Pets can be one of a family’s most treasured possessions. People form bonds with them that can sometimes be akin to the bond one might have with another family member meaning that when two people separate, deciding what will happen to any pets can become a contentious issue. Children in particular can become very attached to the family pet. In America there can be court cases about pets similar to those cases dealing with who the children should live with and how much time they should spend with the other person but there is no equivalent in this country.

The decision concerning who gets to keep a pet leading on from a separation depends on whether or not you are or were married. If you were not married then in the eyes of the law the animal is treated as nothing more than a personal possession or “chattel”. This basically means that the pet belongs to the person who paid for it. This could be evidenced by a receipt or invoice or a bank statement confirming who made the payment.

If you are married then the situation is a little more complicated. Again, the animal is treated as though it was a personal possession but it will not necessarily be the case that the person who paid for it gets to keep it. The animal can be considered as part of the overall financial settlement and one of the things that the Court will consider when ordering a settlement is fairness and the needs of each party. An example might be that a husband and wife have a joint savings account containing £10,000.00. They also own a caravan worth £7,500.00 and a pedigree dog worth £2,500.00. To achieve fairness and to ensure that both parties’ capital needs are met the Court might order that one party should have the savings account transferred into their sole name and the other should have the caravan and the dog’s pedigree papers transferred into their sole name. In making such a decision, the Court can also take account of the fact that one party’s income needs might be more if they are to have the animal living with them in that they are going to have feedings costs, vets bills, kennel costs etc.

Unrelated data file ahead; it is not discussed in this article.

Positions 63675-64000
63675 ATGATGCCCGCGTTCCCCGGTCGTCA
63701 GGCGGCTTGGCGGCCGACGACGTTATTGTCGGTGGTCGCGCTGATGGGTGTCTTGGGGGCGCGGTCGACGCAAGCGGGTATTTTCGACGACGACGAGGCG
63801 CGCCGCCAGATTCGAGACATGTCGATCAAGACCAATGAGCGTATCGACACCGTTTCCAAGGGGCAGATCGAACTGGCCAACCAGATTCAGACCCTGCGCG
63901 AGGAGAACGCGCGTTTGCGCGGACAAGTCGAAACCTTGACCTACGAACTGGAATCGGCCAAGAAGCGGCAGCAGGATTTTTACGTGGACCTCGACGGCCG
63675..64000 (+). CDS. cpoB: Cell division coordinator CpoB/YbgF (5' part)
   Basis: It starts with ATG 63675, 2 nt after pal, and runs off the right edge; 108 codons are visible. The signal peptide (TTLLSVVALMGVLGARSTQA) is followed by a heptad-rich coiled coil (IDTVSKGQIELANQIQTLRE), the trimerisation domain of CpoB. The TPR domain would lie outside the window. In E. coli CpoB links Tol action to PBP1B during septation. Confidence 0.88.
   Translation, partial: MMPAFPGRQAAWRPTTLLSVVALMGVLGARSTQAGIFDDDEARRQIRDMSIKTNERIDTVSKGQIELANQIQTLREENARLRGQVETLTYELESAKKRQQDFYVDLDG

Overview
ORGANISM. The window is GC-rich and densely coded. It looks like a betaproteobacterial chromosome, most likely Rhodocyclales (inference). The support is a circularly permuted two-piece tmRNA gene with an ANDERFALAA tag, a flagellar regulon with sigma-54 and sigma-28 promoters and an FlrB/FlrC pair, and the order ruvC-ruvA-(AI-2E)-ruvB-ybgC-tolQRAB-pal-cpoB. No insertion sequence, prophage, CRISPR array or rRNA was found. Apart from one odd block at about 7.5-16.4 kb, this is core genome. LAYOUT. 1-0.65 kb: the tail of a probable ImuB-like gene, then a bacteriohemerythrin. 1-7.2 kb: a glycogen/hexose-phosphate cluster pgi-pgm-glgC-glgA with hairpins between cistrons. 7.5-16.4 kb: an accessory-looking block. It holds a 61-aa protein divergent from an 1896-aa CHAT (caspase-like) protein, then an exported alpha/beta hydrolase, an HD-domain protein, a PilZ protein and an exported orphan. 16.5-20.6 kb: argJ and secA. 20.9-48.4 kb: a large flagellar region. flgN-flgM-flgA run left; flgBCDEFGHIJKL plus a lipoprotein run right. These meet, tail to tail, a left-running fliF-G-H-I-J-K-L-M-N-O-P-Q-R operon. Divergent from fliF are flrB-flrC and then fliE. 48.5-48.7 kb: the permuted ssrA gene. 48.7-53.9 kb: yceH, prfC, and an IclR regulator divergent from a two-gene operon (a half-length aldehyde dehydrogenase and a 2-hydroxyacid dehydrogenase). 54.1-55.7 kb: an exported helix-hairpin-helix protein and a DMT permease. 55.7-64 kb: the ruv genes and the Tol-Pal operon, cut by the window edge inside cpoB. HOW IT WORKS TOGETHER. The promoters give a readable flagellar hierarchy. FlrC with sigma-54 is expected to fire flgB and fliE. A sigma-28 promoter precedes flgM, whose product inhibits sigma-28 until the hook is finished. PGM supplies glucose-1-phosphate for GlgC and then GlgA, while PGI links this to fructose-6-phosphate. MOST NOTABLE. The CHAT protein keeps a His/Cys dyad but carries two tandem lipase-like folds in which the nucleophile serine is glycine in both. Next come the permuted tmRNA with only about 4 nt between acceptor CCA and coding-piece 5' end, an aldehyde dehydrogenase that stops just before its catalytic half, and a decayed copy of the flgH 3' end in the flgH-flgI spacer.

The Court can decide who a pet should live with when a marriage breaks down as part of an overall financial settlement but feuding spouses should be aware that the Courts are not likely to take too kindly to expensive litigation being initiated to resolve such an issue.

As always, prevention is better than cure. If you own a pet and have no intention of getting married then you should consider asking a family lawyer to prepare a Cohabitation Agreement. This can deal with what should happen to all your finances and what should happen with any pets should the relationship break down. If you plan on getting married then a Pre-Nuptial Agreement can be drawn up dealing with similar issues. Even if you are already married, you can still enter into a Post-Nuptial Agreement setting out you and your spouse’s plans in the event of a marriage breakdown. It can never be guaranteed that such agreements will be upheld in Court and you should therefore consult a specialist family lawyer for advice on how to make them as watertight as possible.

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